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Series / Black Sheep Squadron

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"In World War II, Marine Corps Major Greg "Pappy" Boyington commanded a squadron of fighter pilots. They were a collection of misfits and screwballs who became the terrors of the South Pacific. They were known as The Black Sheep."
Opening narration

An American television series starring Robert Conrad and following the exploits of the US Marine Corps fighter squadron VMF-214, based on the fictional island of Vella La Cava. The show lasted from September, 1976 to September, 1978, with a total of 37 episodes in two seasons. When not in combat, the members of the squad could often be found getting in trouble in and around base.

The show was originally called Baa Baa Black Sheep. For its second season this was was changed to Black Sheep Squadron in an attempt to boost ratings, as network execs thought it was being mistaken for a kids' show, and that's the title advertised when it's in syndication.

Black Trope Squadron:

  • Ace Custom: Japanese ace Haguro Nishi (a.k.a the Iceman) has a Zero tweaked to fly faster and armored for defense. Not to mention a ridiculous amount of kill flags from at least four different countries.
  • Ace Pilot: All the pilots.
  • A Father to His Men: Pappy Boyington
  • Artistic License – Military: Most of the aerial fight scenes consist of the Corsair pilots dogfighting Japanese Zeros. This wouldn't have happened in Real Life, as the Corsair pilots wouldn't have bothered with trying to dogfight and instead would have used their planes' superior speed and power to set up diving attacks that were very effective against Zeros. Additionally, defensive tactics such as the Thach Weave are never displayed.
  • Benevolent Boss: General Moore.
  • Bring My Brown Pants: Movie star Rod Towers telling a reporter "I need to change my drawers."
  • Butt-Monkey: TJ Wiley.
  • The Cameo: The Real Life Greg Boyington was given a cameo in one episode.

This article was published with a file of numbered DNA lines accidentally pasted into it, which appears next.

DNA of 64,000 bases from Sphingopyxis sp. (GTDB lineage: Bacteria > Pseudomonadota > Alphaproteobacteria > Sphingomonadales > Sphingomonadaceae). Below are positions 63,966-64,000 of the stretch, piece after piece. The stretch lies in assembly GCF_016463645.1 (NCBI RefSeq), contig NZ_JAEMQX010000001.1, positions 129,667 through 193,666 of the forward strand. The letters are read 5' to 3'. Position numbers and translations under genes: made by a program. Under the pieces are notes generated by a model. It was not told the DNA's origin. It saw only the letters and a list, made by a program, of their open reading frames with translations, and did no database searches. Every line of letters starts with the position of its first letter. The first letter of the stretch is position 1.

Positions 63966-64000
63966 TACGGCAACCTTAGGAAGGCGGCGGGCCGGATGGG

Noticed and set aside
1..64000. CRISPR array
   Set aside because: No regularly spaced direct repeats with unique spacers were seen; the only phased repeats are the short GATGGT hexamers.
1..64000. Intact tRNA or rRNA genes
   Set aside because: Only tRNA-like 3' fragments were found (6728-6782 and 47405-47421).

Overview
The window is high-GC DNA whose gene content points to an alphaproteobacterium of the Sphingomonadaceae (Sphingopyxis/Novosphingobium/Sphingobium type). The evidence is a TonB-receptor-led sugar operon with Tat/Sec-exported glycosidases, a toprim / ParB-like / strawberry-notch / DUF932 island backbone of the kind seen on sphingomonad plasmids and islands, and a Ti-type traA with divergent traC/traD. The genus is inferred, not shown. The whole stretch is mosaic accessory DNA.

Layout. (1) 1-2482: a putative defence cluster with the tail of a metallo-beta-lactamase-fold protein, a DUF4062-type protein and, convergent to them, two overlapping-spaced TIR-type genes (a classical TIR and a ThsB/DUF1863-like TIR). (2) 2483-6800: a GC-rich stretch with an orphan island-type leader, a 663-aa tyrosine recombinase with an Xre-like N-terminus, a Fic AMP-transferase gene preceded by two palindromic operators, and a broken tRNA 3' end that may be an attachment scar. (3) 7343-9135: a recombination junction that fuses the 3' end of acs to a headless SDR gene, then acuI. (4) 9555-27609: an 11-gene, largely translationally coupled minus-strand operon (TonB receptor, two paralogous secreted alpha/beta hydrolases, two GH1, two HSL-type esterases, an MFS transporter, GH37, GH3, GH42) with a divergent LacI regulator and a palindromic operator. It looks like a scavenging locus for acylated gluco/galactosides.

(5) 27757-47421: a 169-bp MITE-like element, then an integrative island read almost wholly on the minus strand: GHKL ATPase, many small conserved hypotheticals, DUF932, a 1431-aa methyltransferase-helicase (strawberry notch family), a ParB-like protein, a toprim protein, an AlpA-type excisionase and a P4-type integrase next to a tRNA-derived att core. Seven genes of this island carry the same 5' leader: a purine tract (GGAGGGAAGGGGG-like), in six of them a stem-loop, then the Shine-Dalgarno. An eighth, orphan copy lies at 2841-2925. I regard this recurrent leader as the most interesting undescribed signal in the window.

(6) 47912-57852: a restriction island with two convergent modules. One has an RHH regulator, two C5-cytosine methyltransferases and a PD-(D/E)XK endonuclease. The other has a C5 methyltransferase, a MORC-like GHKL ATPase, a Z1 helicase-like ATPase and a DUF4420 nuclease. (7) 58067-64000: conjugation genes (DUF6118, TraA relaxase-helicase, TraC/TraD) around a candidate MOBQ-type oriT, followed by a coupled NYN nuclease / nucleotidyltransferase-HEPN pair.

• Captain Obvious: From "The Fastest Gun": "What are you flying?" "AN AIRPLANE, YOU IDIOT!!"
  • Captain Smooth and Sergeant Rough: Boyington and Micklin
  • Chuck Cunningham Syndrome
    • James "Jim" Gutterman just disappeared between seasons 1 and 2.
    • Bob Anderson as well early in the second season.
  • Cigar Chomper: Micklin, except when he's asleep. And sometimes even when he's asleep: in "The Fastest Gun" he has a cigar in his mouth as he takes a nap on a hammock.
  • Conflicting Loyalty: American-born Japanese pilot Tenyu Araki.
  • Do a Barrel Roll: makes for pretty action shots. Subverted with the landing gear malfunctioning on TJ's plane, a barrel roll or flying upside down was the only way he could get the landing gear to retract.
  • Fanservice: Midway through the second season a medical facility was located on the island and several nurses, billed in the opening credits as "Pappy's Lambs," became a regular part of the stories.
  • Eternal Sexual Freedom: The nurses are implied to enjoy casual sex with the officers. In The '40s , women would be written off as immoral and promiscuous.
  • Expy: Rod Towers of Clark Gable
  • Friendly Enemy: Harachi, to Boyington. The two frequently trade taunts over the radio, but it's always with a friendly jibe.
  • Gentlemen Rankers: Double Subverted. All the soldiers are technically officers, but fly combat missions, and they are definitely not gentlemen...
  • Go-Karting with Bowser: At one point, Pappy and Harachi accidentally shoot each other down over the same island; while waiting for their respective rescues, they manage to get together and swap wine and chocolate.
  • Hollywood Costuming: Many hairstyles and some clothing were firmly of The '70s.
  • Hospital Hottie: The "Lambs", nurses assigned to the airbase hospital.
  • Grease Monkey: Hutch and Micklin, the resident squadron mechanics. When they can't fix the problem, you know it's bad.